– ianj
    Jul 17, 2011 at 23:38
  • 28
    @ianj Note that HEAD with n ^'s can be replaced by HEAD~n, e.g. HEAD~3 instead of HEAD^^^.
    – Mark Reed
    Aug 29, 2012 at 23:53

For an easy revert, here's another possibility (everything since the commit will be deleted):

git reset --hard commit_hash_you_want_to_return_to

For example, if you want to reset your branch to a commit in the past like 71c27777543ccfcb0376dcdd8f6777df055ef479:

git reset --hard 71c27777543ccfcb0376dcdd8f6777df055ef479

The next step would be to push your branch modifications to origin (remote repo):

git push --force


Keep in mind that if other contributors are working with your branch, they might experience conflicts or other issues, for you are changing the history of the branch, but just for you, and not for those who are already using your branch. Beware.

  • 16
    WARNING: This will rewrite your history, you will lose the commit and is generally not a very nice thing to do in a collaborative environment.
    – Oliver
    Nov 17, 2015 at 8:57
  • 11
    Yes this was the easiest and best for me. My dev fork needed to be reverted before I could send a PR for something else. I should have put my changes in a branch to begin with. Dec 10, 2015 at 1:47
  • 1
    This works on Unprotected branches. If the Github branch is protected, forced push will fail.
    – Adarsha
    Jan 7, 2016 at 2:37
  • Or: || git reset --hard HEAD^1 || (1 is the last commit)
    – Marian07
    Mar 11, 2017 at 9:55
  • As I couldn't edit I add another comment, in case someone does this silly thing without thinking before just like me, you can go back with a "git reflog" and then a "git reset --hard xxx" where xxx is the last commit you've made before the accidental reset...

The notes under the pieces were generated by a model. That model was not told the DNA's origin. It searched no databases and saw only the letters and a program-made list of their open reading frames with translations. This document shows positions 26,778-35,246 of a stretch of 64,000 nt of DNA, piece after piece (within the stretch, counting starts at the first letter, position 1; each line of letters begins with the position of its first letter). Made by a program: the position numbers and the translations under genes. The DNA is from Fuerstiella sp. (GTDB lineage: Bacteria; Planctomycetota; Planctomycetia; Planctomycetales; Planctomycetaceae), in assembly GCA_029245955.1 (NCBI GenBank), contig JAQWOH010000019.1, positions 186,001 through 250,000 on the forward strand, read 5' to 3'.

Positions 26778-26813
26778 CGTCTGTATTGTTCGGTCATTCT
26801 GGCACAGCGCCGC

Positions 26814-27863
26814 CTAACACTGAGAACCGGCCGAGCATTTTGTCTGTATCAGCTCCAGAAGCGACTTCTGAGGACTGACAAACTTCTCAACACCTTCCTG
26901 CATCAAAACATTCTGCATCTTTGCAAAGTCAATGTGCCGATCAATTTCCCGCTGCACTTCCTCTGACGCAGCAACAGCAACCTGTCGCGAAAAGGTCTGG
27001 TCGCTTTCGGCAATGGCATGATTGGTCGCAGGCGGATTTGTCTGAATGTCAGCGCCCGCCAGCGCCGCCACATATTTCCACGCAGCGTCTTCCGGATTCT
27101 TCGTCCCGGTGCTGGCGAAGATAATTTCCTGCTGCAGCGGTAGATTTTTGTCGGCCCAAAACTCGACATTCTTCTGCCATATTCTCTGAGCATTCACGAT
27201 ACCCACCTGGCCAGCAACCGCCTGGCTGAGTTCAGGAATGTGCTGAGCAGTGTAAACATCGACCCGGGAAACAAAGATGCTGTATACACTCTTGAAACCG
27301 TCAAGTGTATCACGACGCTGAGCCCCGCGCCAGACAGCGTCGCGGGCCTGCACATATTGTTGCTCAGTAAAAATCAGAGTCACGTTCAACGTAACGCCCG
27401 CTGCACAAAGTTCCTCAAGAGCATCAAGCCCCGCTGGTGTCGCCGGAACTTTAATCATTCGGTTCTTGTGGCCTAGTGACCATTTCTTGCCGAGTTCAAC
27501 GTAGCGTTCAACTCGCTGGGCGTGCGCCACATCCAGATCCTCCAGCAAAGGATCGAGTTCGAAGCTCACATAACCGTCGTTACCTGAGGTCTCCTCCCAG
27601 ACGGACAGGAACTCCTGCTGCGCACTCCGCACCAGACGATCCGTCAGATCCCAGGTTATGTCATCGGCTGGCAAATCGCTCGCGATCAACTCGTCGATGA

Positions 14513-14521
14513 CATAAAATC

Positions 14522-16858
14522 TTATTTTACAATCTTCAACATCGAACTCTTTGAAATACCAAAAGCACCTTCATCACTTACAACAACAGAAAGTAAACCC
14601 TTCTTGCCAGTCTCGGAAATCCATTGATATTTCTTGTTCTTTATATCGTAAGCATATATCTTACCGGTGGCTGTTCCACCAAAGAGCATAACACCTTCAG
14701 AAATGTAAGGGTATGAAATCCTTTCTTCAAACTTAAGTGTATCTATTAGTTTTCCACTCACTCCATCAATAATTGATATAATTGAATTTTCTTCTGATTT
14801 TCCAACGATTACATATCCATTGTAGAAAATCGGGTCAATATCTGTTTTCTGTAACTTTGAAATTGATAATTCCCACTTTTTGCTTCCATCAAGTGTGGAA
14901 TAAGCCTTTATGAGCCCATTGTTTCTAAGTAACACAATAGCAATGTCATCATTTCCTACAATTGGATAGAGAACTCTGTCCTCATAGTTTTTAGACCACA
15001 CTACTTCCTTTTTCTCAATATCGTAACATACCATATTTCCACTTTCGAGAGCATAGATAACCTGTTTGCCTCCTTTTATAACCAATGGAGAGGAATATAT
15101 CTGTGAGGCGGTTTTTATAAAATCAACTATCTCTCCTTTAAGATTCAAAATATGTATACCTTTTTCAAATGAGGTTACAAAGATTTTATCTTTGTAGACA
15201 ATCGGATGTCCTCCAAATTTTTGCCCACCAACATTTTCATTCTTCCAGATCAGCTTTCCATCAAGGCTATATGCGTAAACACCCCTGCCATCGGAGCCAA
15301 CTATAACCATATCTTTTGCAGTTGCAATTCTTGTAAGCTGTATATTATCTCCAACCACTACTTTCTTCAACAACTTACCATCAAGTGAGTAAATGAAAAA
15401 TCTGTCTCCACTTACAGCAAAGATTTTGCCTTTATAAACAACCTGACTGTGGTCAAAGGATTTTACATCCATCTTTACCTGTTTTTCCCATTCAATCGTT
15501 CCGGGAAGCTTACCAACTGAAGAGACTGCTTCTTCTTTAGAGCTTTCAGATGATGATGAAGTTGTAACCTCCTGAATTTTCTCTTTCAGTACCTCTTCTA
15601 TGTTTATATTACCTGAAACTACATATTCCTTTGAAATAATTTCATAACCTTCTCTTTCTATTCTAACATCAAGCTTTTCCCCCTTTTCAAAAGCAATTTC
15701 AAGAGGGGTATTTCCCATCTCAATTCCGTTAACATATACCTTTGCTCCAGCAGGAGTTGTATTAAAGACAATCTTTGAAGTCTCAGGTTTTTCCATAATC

– Fjallbacka
    Jul 8, 2018 at 20:01
  1. git log to find out the commit you want to revert

  2. git push origin +7f6d03:master while 7f6d03 is the commit before the wrongly pushed commit. + was for force push

And that's it.

Here is a very good guide that solves your problem, easy and simple!

  • 1
    This works for me for deleting a few latest published commits from a branch. Aug 22, 2019 at 19:58
  • 2
    After some moment trying to discover why this command was not working, you clearly pointed out here to insert the last desirable commit. And I was trying to make the first commit which is why I received the message it was up-to-date already.
    – Luis Febro
    Sep 10, 2019 at 4:32
  • 1
    This should the accepted answer since the question did not specify which commit to delete. The accepted answer only deletes the last commit. This answer deletes any commit. Oct 7, 2019 at 20:42
  • Does this remove it from the remote repo?
    – timman
    Apr 6, 2021 at 20:22

In case you like to keep the commit changes after deletion:

Note that this solution works if the commit to be removed is the last committed one.

1 - Copy the commit reference you like to go back to from the log:

git log

2 - Reset git to the commit reference:

 git reset <commit_ref>

3 - Stash/store the local changes from the wrong commit to use later after pushing to remote:

 git stash

4 - Push the changes to remote repository, (-f or --force):

git push -f

5 - Get back the stored changes to local repository:

git stash apply

7 - In case you have untracked/new files in the changes, you need to add them to git before committing:

git add .

6 - Add whatever extra changes you need, then commit the needed files, (or use a dot '.' instead of stating each file name, to commit all files in the local repository:

git commit -m "<new_commit_message>" <file1> <file2> ...


git commit -m "<new_commit_message>" .
  • 1
    Thanks! I was just happy to get it back to 5. Then I could work with changes in github desktop. Sep 20, 2018 at 18:36
git reset HEAD^ --hard
git push origin -f

This work for me.

  • Says "Everything up-to-date" when commit is already pushed to GitHub...
    – Benny Code
    Dec 20, 2016 at 14:18
  • If commit A is the top one, B is the second one. Which commit do you want to reset?
    – Hilen
    Dec 21, 2016 at 3:18
  • A ist the latest and I would like to go back to B.